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All Nevada Voters CAN Vote in a June 14th Nevada Primary Election

Nevada law forbids Voters to Vote in a Primary Election if the Party label on their Voter Registration application is anything other than Democrat or Republican.

By June an estimated 700,000 Nevada Voters will be registered with a Party label that forbids them to Vote in a June Primary election. Many and perhaps most Independents are unaware and should know their options.

Fortunately, Nevada law allows Voters to change from their preferred Party label to either major Party, Vote then change back to their preferred Party label later.

Party is a label, not a Pledge

Independents (voters registered as Nonpartisan, Other or IAP) can qualify to Vote in a Democrat or Republican June Primary Election

Simply Re-Register as a Democrat or Republican by mid-May on the Secretary of State website to get a ballot to Vote by mail.

If you prefer to Vote in person, go to the polls and use same day registration updates during processing. Ask for a Democrat or Republican ballot and a poll worker will re-register you to Vote.

If being labeled a Democrat or Republican doesn’t agree with you, just re-register online June 15th.

Nevada Secretary of State—Online Update >

Any Nevada Voter can re-register to another Party label. If your Party doesn’t speak for you anymore, then consider changing to another label to Vote in the other Party Primary election.

Same Day Registration or Re-Registration of AB321 of 2021

Vote in a Primary election. It’s your right.

Nevada is one of only nine States to close Primary elections to Independents. Thanks to AB321 in 2021, Nevadans may now register or re-register at any time they want, including Election Day at the polling location during processing.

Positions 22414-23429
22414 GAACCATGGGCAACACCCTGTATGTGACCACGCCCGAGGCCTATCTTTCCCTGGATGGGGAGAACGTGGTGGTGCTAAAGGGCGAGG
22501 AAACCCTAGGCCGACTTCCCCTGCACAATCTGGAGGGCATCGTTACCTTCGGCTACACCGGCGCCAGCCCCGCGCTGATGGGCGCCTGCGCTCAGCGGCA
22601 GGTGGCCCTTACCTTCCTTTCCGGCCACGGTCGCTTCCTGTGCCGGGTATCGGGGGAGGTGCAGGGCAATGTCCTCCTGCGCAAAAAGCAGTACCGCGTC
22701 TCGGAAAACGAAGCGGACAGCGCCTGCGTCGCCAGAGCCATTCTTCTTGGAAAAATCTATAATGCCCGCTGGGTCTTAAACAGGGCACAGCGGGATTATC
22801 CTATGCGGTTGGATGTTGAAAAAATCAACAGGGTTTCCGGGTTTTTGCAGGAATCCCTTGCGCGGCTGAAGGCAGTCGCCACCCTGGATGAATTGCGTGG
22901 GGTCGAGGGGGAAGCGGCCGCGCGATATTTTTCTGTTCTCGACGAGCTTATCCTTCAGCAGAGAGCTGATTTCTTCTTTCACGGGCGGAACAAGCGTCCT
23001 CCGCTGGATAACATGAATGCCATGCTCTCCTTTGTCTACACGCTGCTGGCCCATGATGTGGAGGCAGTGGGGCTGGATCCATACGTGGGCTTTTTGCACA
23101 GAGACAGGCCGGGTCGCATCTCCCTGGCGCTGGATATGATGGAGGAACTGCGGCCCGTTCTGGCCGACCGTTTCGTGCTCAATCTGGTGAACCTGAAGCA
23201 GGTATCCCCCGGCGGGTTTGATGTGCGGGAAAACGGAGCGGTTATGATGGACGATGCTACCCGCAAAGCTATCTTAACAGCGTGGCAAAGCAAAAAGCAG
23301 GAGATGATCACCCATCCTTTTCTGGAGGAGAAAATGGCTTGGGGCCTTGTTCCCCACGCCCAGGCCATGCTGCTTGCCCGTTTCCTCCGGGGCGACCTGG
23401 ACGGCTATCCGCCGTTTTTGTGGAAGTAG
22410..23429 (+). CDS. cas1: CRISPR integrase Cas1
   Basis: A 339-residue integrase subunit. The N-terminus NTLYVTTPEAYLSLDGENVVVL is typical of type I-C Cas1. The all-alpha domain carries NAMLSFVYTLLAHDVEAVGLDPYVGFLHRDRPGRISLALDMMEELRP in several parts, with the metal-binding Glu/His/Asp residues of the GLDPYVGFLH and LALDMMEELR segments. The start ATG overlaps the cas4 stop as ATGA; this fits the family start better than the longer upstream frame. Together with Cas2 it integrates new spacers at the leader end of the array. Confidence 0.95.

The Clark County Elections Department lists Political Party Changes during processing at the election location as Option 3, on their Website. They will be prepared for updates.

What District Do I Live In?

More details coming. The current online search tools don’t have the most recent District line updates.


Despite the Primary restriction, States have the right to make their own election laws. And regardless of all of the rhetoric radiating from Congress about Voting Rights, we should resist the calls to subvert State laws. Federal reach has been used previously to address broad injustices. Not the partisan bickering that characterizes Voting as a little harder or a little easier.

Twice as many laws were passed in 2021 to make it easier to Vote than the 34 laws that are characterized as restrictive. In fact none of those laws are any different than the laws in place during the record turnout of the November 2020 General Election.

Three Common-Sense Election Proposals

Congress should avoid overreach for subverting State election laws. As it stands, the greatest effect Congress could have on Voting Rights is to give focus to the importance of Primary elections by requiring States to conduct Open Primary elections on the same week.

Make the General Elections a Federal holiday on a Monday or Friday.

All Unincarcerated Americans should be eligible.

Most Americans agree that IDs should be required for election integrity.

Every eligible Voter can Vote easily.

Featured Photo, “Let’s Vote” by Manny Becerra

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